At first their line was formed directly in our front (the battery being to the rear & right of Cemetery Hill nearly 500 yds). As they advanced the line wheeled to the right & became exposed to an enfilading fire from our position, and the more direct as they advanced. When within 600 yards I opened with canister & fired before they were repulsed of 46 rounds. In connection with the batteries on the Hill operating on the enemy’s front, soon had the satisfaction of seeing the line of their fire begin to recede & finally cease to be effective.

The attack, led by a La. Brigade was repulsed entirely by artillery, the infantry support belonging to the 11th Corps affording but little assistance.

In withdrawing my left piece, the ammunition being exhausted, four of the six horses were killed immediately on coming out of cover & of the two remaining, one died in harness 20 minutes later.

I mention this that you may judge of the nature of the fire to which we were exposed & under which the pieces were served rapidly and accurately, as the ground testified the next morning. 19 dead Rebels belonging to the La. Brigade were found in one small place.

It was after the enemy had retired that, the ammunition being exhausted, I withdrew the battery to the road & reported to Col. Wainwright, Chief of Artillery, 1st Corps & by his direction refilled the chests and at 9:30 P.M. reoccupied the position & passed the night there.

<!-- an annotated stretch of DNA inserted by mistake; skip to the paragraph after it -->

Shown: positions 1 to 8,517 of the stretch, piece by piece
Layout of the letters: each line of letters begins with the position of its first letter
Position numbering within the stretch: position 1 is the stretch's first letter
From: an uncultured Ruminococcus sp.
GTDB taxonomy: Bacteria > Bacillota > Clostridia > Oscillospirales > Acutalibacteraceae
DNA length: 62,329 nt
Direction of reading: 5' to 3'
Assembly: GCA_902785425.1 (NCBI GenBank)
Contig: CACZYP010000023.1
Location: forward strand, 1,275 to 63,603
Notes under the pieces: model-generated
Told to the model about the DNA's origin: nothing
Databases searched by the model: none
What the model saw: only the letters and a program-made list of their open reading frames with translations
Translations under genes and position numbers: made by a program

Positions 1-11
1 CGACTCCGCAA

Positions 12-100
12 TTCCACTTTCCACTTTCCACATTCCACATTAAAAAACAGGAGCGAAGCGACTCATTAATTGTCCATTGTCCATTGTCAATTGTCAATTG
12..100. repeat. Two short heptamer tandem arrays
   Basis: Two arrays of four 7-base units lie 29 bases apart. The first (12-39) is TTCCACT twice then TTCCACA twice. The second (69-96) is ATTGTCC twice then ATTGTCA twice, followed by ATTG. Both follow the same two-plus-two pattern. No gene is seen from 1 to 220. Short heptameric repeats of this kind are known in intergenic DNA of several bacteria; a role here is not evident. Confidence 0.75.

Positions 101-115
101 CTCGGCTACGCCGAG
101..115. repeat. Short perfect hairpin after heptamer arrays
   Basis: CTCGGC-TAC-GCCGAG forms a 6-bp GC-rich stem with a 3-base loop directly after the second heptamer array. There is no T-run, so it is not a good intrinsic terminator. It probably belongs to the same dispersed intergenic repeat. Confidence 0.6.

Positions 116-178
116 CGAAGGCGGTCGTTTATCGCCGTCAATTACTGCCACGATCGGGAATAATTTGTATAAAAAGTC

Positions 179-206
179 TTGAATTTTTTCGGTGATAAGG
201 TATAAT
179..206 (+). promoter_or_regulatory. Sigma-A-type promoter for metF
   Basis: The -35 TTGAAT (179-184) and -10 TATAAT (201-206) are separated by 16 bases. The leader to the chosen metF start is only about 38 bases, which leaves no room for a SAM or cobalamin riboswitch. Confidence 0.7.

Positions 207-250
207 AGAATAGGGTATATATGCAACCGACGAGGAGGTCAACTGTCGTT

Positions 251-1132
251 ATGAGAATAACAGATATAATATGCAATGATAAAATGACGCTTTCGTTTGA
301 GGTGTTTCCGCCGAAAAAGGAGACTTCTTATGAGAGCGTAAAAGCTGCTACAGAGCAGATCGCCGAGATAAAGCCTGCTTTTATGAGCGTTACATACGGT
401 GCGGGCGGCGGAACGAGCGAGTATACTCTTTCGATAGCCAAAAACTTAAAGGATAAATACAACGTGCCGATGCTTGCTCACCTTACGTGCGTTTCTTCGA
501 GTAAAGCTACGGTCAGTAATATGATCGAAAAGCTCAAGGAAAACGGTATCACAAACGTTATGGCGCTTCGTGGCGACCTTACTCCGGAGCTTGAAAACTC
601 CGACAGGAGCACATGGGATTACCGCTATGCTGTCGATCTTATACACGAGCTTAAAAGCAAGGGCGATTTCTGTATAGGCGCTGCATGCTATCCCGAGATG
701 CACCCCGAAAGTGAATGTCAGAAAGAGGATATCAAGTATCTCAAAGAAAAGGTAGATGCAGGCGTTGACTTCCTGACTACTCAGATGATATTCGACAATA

Early the next morning engaged the enemy’s battery again posted 1400 yards on our right & for and hour and a half responded rapidly without any loss on our part, the earthworks protecting the men from several of the enemy’s projectiles which lodged there.

We then ceased firing & with the exception of changing front several times during the heaviest firing while the enemy attempted to break through or right held by the1st Div.1st Corps & the 12th Corps & changing front to the left in the afternoon during the enemy’s attack on our center, the battery remained inactive though, tho’ suffering quite severely in the heavy cannonade by which the battery was enfiladed & from the nature of the ground necessarily.

I deeply regret, General, that I have to include in the list of the wounded Captain G. L. Stevens shot through both legs & Lt. Chas. O. Hunt shot in the thigh on the 1st near the Seminary – both wounded in the active discharge of their duties.

I beg to be allowed to assure you, General, that tho’ the battery, by this 1st & 2nd day’s engagement & by the battle at Chancellorsville had been deprived of the services of four experienced and gallant officers it in nowise tarnished the reputation it has earned on several well-fought fields. 1st Serg’t Lorrin E. Bundy as Chief of right-half battery, Serg’t J.W. White as Chief of the left-half battery, in the 2nd & 3rd day’s engagements, evinced quite as plainly as before, when they earned their promotions, bravery & discretion in the highest degree.

Sullivan Luce, act’g Corporal, killed by a fragment of a shell on the 3rd, had on many occasions won the commendations of his commanding officer for soldierly & gallant conduct.

List of Men
Killed, Wounded & Taken Prisoner  
[See image page 5]
I have the honor to be –
With due respect, your most ob’t serv’t
E. N. Whittier, 1st Lt. Commanding Battery

Brig. Gen. J. L. Hodsdon
Adj. Gen. State of Maine
Augusta, Me.